What we're drinking February 2019

The drinks you need to try this month

Updated on 28 February 2019 • Written By Ben McCormack

What we're drinking February 2019

Toast the arrival of spring with vintage Champagne, red Rioja and a modern makeover of Calvados

Additional words: Mark de Wesselow

30&40 Single Cask Calvados

Calvados, Normandy’s apple brandy, is an even more off-piste drinks order these days than Armagnac or Cognac. 30&40, however, is an intriguing new Calvados from three young friends with backgrounds in music and design whose aim is to persuade drinkers to think of Calvados as they would a single malt whisky. The three single cask expressions range from a smoky 3-year-old to a spicy 15-year-old and the almond and citrus complexity of the 25-year-old. If you’ve never tried Calvados, dip your toe in the water with a bottle of the 3-year-old or order a glass at the end of a meal at the likes of Blacklock, Frenchie and Core by Clare Smyth. And if you really want to put some hairs on your chest, they make an eau-de-vie as well.

£52.95-£110, thewhiskyexchange.com

Champagne AYALA Le Blanc de Blancs 2012

This beautiful-looking Blanc de Blancs from a great vintage is produced by Ayala’s chef de cave Caroline Latrive from 100% grand cru grapes grown in Côte des Blancs communes such as Le Mesnil, Cramant and Chouilly. Delicate aromas of citrus, apple, yellow plums and white flowers lead to a delightfully mineral palate that has zip and richness in equal measure. It’s a focused expression of Chardonnay at its most pure, but with six years ageing it’s starting to have maturity, too, which means creaminess on the palate and a silky persistent finish. For a treat, pair it with scallops or turbot.

£54.95, thewhiskyexchange.com

The Glengoyne Legacy Series: Chapter One

Highland whisky distillery Glengoyne has just launched its first new global release in two years. The Glengoyne Legacy Series: Chapter One is the first in a series of annual releases designed to express the distillery’s 186-year history in liquid form. Chapter One marks the moment in 1869 when distillery manager Cochrane Cartwright slowed down the speed of distillation to a third of the industry average (its stills run more slowly than any other distillery to this day) and first introduced sherry casks to Glengoyne. Expect a rich, fruit flavour profile of toffee, pear, cinnamon and vanilla, and a punchy 48% ABV.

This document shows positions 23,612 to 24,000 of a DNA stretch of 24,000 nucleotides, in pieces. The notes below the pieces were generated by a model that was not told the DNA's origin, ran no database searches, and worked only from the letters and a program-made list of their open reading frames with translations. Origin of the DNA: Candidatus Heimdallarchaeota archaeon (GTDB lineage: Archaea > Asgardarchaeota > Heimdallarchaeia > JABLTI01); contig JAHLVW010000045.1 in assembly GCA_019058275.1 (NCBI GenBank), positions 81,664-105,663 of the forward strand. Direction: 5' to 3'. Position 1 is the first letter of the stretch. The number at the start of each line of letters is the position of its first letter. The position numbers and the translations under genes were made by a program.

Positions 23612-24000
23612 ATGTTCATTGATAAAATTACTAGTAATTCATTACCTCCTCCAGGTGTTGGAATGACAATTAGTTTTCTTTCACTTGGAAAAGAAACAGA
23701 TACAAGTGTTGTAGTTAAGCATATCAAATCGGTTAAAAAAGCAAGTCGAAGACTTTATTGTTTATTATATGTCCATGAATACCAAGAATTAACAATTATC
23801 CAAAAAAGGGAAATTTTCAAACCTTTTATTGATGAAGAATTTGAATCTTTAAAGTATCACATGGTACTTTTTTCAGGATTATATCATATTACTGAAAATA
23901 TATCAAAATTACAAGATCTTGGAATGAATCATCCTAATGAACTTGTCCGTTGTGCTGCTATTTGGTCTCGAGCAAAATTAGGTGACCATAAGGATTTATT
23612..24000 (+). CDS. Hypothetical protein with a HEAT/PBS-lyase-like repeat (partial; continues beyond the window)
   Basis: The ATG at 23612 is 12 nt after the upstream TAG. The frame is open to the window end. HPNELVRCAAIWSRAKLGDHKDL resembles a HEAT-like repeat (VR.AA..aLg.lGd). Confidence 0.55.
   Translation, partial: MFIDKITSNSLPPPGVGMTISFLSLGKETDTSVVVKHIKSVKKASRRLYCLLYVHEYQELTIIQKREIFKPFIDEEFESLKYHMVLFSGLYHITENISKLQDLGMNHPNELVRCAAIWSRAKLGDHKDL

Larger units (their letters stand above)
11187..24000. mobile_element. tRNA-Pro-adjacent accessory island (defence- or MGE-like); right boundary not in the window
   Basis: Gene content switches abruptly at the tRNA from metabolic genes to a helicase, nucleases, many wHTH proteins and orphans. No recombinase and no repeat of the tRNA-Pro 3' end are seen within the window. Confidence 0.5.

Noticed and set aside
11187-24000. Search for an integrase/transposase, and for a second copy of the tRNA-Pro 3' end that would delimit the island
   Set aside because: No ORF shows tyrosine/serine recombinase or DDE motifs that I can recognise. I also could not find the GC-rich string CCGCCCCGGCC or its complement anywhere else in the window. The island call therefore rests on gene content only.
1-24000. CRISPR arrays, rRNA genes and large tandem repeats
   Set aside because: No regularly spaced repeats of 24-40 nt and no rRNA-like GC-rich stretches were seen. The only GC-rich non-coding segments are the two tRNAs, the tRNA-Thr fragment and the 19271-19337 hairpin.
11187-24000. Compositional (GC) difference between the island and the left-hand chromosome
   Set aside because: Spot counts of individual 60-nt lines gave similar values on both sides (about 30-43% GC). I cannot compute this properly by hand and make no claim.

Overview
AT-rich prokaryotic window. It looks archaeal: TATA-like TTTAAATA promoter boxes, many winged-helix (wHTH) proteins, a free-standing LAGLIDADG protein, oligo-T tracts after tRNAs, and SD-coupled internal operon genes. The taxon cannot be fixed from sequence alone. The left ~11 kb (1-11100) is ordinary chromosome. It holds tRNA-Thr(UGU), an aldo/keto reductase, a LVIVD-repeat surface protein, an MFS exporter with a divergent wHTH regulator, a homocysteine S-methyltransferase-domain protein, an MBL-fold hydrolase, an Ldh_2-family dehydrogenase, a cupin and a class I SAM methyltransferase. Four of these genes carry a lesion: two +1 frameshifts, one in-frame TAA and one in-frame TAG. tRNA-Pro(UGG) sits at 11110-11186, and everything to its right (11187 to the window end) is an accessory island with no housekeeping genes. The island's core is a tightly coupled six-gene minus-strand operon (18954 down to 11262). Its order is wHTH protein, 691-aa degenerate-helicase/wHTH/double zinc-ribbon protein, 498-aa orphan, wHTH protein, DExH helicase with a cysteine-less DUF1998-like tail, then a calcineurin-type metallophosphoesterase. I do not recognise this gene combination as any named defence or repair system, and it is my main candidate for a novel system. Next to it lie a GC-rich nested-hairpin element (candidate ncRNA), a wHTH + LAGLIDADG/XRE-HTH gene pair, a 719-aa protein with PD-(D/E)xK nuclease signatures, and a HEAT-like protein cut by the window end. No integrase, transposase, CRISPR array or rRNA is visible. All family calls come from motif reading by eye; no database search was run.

£54.95, Master of Malt

Island Street Porter

This dark and moody porter from craft-beer obsessives Salcombe Brewery ticks all the boxes if you’re looking for something different. Its blend of eight malts produce light aromas of licorice and dark chocolate, followed by a palate that combines coffee, chocolate, nuts, roasted grains and dried cherries. And it’s absolutely delicious. Rich, velvety and packed with flavour, with no hard edges or bitterness, it’s a beer to savour and drink slowly. It’s lovely on its own, but with this much complexity, it pairs perfectly with rich meat dishes.

£30 (case of 12x330ml bottles), salcombebrewery.com

Viña Pomal Compromiso 2015

The two main grapes of this most engaging treat wine are Tempranillo (elegance and juiciness) and Grenache (expressive charm), with other grapes like Mazuelo, Graciano and Maturana Tinta adding complexity, finesse and personality. Succulent aromas of red fruits, violets and toastiness on the nose give way to spices, white pepper, vanilla and mocha on the palate, all beautifully knitted together. Because of the winery’s naturally cool location on the higher reaches of north-western Rioja, with Atlantic influences too, the grapes are some of the purest and most elegant in Rioja. Great with full-bodied, meaty stews. Try it at the Wines from Spain Tasting at Sky Garden in early March.

£29.95, uvinum.co.uk